Seattle’s identity has been synonymous with drizzle, moss and the angsty grunge music and compulsive coffee drinking that’s fueled by its notoriously damp, gray weather.
But this year’s summer and start of fall are threatening to wring those traits from the city’s long-held character.
Since July, Seattle has measured less than a half inch of rain, setting a new record. Even desert cities such as Phoenix and Las Vegas have seen more rainfall.
Without any drizzle, wildfire smoke continues to plague the state, worsening air pollution in Seattle and other cities. There was a brief haze break on Monday thanks to a weak offshore weather front, but forecasters warn that the smoke could return after the front passes.
And it has been unseasonably warm. Looking at the meteorological fall, which runs from September to November, Seattle has charted 31 days reaching 70 degrees or warmer — another new record. The longest previous stretch was 29 days in 1991 — and there are still more warm days predicted for this October.
“We typically are in our wet season by now, or are starting it,” said meteorologist Mary Butwin, with the National Weather Service.
And this year? “We still have active fires in Western Washington,” she said. “We still are in fire weather season.”
As rhododendron leaves crisp and woolly sweaters remain stubbornly in the closet, one might wonder if the Pacific Northwest needs to start swapping its cedars for saguaro?
Not yet, said Nick Bond, Washington’s state climatologist and a research scientist with the University of Washington.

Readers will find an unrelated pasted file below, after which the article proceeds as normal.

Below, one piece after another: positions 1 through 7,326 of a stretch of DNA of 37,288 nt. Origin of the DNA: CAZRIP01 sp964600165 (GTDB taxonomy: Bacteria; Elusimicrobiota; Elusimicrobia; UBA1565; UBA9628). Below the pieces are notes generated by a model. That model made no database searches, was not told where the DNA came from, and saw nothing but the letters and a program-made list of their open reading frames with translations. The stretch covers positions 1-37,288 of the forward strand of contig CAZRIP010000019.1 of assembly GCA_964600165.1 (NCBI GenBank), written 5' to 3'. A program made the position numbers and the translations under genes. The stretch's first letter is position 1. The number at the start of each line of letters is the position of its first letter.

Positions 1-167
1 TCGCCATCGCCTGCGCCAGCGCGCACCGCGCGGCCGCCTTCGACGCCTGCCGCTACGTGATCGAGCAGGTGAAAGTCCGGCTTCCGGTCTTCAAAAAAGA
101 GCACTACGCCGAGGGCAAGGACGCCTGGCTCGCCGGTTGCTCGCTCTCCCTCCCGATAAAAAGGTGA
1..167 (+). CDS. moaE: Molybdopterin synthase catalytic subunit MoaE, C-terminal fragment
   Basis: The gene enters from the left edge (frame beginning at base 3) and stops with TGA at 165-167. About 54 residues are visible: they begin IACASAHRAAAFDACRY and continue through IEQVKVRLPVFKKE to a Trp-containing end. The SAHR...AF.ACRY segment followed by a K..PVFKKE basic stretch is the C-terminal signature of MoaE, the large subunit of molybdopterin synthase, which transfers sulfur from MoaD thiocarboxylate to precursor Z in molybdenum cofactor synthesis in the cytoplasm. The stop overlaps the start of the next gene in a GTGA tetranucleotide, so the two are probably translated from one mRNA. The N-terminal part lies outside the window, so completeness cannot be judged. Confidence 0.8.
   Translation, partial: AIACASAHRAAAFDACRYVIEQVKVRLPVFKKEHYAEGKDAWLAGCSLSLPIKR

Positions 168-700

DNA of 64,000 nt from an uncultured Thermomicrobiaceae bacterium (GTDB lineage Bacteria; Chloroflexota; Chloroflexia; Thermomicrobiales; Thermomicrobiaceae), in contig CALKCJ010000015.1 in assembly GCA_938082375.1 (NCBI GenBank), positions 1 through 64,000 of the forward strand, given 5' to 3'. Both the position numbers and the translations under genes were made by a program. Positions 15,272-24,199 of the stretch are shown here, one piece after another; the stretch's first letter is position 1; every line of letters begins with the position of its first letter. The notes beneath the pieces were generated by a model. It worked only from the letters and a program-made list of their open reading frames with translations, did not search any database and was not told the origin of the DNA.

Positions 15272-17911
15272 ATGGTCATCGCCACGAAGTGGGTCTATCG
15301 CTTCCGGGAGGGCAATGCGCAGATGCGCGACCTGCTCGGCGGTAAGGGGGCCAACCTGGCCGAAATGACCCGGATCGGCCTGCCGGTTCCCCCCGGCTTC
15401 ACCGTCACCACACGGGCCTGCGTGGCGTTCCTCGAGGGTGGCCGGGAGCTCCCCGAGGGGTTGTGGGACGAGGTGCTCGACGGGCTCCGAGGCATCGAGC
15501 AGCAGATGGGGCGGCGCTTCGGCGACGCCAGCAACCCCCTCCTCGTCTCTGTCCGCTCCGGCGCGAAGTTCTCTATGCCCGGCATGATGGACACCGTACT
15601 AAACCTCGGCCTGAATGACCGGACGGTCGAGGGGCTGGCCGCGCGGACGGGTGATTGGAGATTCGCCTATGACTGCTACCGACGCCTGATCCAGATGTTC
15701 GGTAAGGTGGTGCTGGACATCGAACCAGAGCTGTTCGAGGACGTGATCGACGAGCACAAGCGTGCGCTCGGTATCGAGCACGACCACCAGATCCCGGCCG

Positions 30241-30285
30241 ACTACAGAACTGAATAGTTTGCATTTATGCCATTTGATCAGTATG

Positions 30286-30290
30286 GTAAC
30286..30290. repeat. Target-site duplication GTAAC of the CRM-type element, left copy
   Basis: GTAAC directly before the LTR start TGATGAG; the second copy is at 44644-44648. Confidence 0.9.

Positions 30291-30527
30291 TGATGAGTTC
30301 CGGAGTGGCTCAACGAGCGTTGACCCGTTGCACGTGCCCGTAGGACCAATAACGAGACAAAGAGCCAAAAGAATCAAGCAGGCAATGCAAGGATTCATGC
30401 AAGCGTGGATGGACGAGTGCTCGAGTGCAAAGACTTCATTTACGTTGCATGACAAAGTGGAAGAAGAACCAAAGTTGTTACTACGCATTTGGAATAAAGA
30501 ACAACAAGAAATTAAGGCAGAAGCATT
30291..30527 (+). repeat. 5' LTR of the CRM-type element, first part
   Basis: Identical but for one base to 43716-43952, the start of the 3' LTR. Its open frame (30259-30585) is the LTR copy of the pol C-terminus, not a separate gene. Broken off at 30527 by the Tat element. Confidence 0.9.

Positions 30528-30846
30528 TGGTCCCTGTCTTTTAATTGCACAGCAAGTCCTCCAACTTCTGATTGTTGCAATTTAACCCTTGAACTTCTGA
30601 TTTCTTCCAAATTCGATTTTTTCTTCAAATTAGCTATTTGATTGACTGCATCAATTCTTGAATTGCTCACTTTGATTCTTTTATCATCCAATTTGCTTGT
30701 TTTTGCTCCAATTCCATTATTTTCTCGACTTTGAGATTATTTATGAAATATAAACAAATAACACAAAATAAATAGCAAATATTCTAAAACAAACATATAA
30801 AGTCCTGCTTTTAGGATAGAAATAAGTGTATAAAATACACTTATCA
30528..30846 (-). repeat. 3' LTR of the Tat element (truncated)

As the world keeps warming, climate models predict that the region’s summers will be drier and hotter and the winters will be wetter. Summers in the past three decades have, in fact, been historically drier in the Pacific Northwest.
“One could argue this is kind of a dress rehearsal for what we’re going to be seeing more of, that climate change has its fingerprints, to an extent, on this. That’s a real possibility,” Bond said.
“But for the most part, it’s one of those random things that happens,” he said.
There’s naturally a lot of variability in the weather, Bond added. Looking to earlier this year, April to June was the third wettest on record and on the cool side.
“This summer I’m going to remember as late to ripen and late to rot,” he said.
And looking ahead, forecasters are predicting another La Niña for this winter — the third in a row — though it’s not expected to be a strong one. The phenomenon is driven by the ocean conditions off of South America and tends to bring cooler, wetter weather to the Northwest. It could be a welcome reprieve after the extended drought.
So what’s the takeaway for the extended future?
“Having these kinds of years and figuring out how we can adapt to them will help us be resilient when they come along more often in the future, as it looks like they will,” Bond said. They’re a chance to learn, he added, and not a reason to despair.
“The Northwest is going to continue to be fit for human habitation,” Bond said. “Let’s preserve what we can and keep it a place we want to be.”